Public opinion was divided, with many bringing up questions of how masking will be enforced and staff’s ability to assess students on whether they can or cannot go home or isolate. Others brought up the trials they experienced at home.
Jamie Walker and Shannon Harris, two district parents who filed a lawsuit in June, asking the court to compel CBSD to follow 2020 Bucks County Health Department guidelines, spoke against the universal masking in school. Harris focused on the mental toll of the masking order.

“Regardless of Gov. Wolf’s order,” Harris, of Buckingham, said. “My kids and I are victims of psychological trauma.”
The district has responded to the suit, stating that the court should toss the case out, that neither Walker nor Harris made a direct claim of injury or damage for themselves within the school, a requirement that gives the plaintiffs grounds to bring a case against Central Bucks, according to a news report.
On Aug. 25, several parents retained an education law firm and started a fundraiser to sue the district, raising over $40,000. The suit alleges that the school violated the Americans with Disabilities Act by refusing to make “reasonable accommodations” for students with disabilities. They hope to bring the suit before a federal judge to compel the school district to follow the CDC and American Academy of Pediatric guidelines for the next school year.
The newest revisions instituted in the plan were that the district will adhere to the Department of Health order with a few exceptions; if the order expires, they will refer back to their Aug. 27 plan. Parents can ask for an exception without a doctor’s signature.
The plan also forbids discussion around the vaccination status of another adult or student. This means that any staff, such as teachers or school nurses, cannot ask an adult or student about their vaccinations.
The CDC and American Academy of Pediatrics recommend masking indoors for everyone over the age of 2 at K-12 schools, regardless of vaccination status.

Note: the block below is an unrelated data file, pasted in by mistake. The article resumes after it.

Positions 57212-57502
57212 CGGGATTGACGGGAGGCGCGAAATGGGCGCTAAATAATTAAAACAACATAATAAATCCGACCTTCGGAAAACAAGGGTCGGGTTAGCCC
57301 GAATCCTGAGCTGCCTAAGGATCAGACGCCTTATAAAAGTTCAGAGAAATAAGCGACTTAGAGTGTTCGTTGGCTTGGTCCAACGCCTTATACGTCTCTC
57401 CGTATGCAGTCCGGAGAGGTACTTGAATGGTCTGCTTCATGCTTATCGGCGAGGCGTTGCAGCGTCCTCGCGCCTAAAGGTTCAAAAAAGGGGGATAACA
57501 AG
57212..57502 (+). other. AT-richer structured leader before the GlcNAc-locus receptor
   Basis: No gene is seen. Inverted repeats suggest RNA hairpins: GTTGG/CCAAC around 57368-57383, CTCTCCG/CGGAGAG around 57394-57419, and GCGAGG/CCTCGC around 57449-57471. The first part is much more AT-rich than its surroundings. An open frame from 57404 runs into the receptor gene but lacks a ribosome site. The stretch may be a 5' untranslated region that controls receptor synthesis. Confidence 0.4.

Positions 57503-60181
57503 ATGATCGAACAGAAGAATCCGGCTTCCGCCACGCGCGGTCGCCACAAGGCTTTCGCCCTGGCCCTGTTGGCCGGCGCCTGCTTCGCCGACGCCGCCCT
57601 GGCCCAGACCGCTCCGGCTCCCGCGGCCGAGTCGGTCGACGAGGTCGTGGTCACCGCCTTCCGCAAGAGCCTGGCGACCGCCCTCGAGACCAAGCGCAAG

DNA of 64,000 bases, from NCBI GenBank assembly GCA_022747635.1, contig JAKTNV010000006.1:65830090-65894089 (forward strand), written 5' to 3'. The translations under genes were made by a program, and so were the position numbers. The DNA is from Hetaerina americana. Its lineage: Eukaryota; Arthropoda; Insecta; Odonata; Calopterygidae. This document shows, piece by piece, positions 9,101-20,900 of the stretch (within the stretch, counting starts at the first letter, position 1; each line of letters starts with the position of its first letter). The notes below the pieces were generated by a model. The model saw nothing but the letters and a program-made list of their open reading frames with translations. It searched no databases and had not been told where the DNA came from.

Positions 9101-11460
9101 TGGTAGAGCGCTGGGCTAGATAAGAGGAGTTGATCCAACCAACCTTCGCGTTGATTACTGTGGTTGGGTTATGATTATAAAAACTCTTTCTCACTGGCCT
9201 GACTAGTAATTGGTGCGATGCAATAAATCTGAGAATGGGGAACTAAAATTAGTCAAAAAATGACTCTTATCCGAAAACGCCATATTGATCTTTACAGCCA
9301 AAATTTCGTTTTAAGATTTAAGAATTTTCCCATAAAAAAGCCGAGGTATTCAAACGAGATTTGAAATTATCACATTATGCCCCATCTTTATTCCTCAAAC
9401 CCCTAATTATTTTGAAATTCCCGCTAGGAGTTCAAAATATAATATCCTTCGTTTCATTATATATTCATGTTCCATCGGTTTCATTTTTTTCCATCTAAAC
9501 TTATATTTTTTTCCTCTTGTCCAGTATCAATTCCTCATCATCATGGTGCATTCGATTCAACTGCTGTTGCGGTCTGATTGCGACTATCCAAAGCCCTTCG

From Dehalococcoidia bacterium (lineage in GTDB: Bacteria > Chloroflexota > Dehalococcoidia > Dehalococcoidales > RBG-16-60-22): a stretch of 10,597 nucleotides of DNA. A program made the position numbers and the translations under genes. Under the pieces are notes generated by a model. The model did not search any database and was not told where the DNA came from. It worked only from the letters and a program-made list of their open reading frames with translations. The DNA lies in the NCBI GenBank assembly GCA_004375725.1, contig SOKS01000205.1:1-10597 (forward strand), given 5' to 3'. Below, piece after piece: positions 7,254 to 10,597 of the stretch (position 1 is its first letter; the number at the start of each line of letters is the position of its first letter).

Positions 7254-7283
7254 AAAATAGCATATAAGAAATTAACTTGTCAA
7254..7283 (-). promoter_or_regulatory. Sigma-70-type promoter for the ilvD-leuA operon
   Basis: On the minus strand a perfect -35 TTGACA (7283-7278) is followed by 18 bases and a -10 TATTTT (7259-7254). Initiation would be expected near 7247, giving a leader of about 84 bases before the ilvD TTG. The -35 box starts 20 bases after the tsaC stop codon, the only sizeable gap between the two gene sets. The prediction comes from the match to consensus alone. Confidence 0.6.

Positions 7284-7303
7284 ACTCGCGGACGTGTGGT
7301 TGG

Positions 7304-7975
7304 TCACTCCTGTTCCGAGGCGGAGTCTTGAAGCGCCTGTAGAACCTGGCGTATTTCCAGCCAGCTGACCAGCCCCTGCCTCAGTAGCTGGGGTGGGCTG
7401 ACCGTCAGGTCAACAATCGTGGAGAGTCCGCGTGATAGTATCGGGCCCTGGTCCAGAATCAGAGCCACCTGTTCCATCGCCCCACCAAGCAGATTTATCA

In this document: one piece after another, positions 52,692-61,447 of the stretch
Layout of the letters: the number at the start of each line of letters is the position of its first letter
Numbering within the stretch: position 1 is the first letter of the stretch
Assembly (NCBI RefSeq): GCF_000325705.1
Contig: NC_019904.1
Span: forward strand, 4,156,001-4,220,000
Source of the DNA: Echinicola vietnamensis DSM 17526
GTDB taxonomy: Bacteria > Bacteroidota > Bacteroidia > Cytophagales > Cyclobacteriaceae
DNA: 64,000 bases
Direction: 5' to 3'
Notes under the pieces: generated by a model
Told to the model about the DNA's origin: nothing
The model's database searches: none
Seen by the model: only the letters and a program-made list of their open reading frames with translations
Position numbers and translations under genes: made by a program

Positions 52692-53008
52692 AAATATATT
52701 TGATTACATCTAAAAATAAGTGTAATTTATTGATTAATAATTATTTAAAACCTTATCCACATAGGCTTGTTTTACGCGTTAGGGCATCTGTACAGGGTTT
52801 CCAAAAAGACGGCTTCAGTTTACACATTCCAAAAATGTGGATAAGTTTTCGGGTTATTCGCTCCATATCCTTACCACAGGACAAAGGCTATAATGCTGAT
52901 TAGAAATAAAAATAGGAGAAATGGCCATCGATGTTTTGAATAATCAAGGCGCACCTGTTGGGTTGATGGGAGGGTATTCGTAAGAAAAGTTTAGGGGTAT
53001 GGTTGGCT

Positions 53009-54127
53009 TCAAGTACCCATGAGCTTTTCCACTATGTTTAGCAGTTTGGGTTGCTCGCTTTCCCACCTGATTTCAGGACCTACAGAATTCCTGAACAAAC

After a scathing letter from the Pennsylvania Department of Health and Acting Secretary of Health Alison V. Beam, calling out the BCHD for its rejection of the guidance from the CDC, the Bucks County department released a memo on the 23rd saying it will follow the guidelines given by the CDC and AAP.
The memo went on to say that schools are now required to report cases to the BCHD and must work closely with the health department to contact trace those who may be exposed.
At the end of the meeting, the board appointed Dr. Abram Lucabaugh superintendent and Barbara Markowitz as board treasurer.
Last week, Central Bucks asked for community input on what to do with the money it can receive from the Elementary and Secondary School Emergency Relief Fund (ESSERF), an emergency grant program under the American Rescue Plan (ARP) passed by Congress in March.
However, the ESSER fund requires that school districts that apply to receive it must pass a final Health and Safety plan by Sept. 1. The board passed a draft plan within days of the initial July 30 draft submission deadline, within the wee hours. The plan will be a standing agenda item to return to at a later date.
The next move for the board is to implement masking and other safety protocols in the district by Sept. 7. The next meeting for the board will be at 7:30 p.m. Sept. 14.

Updated 9/7/2021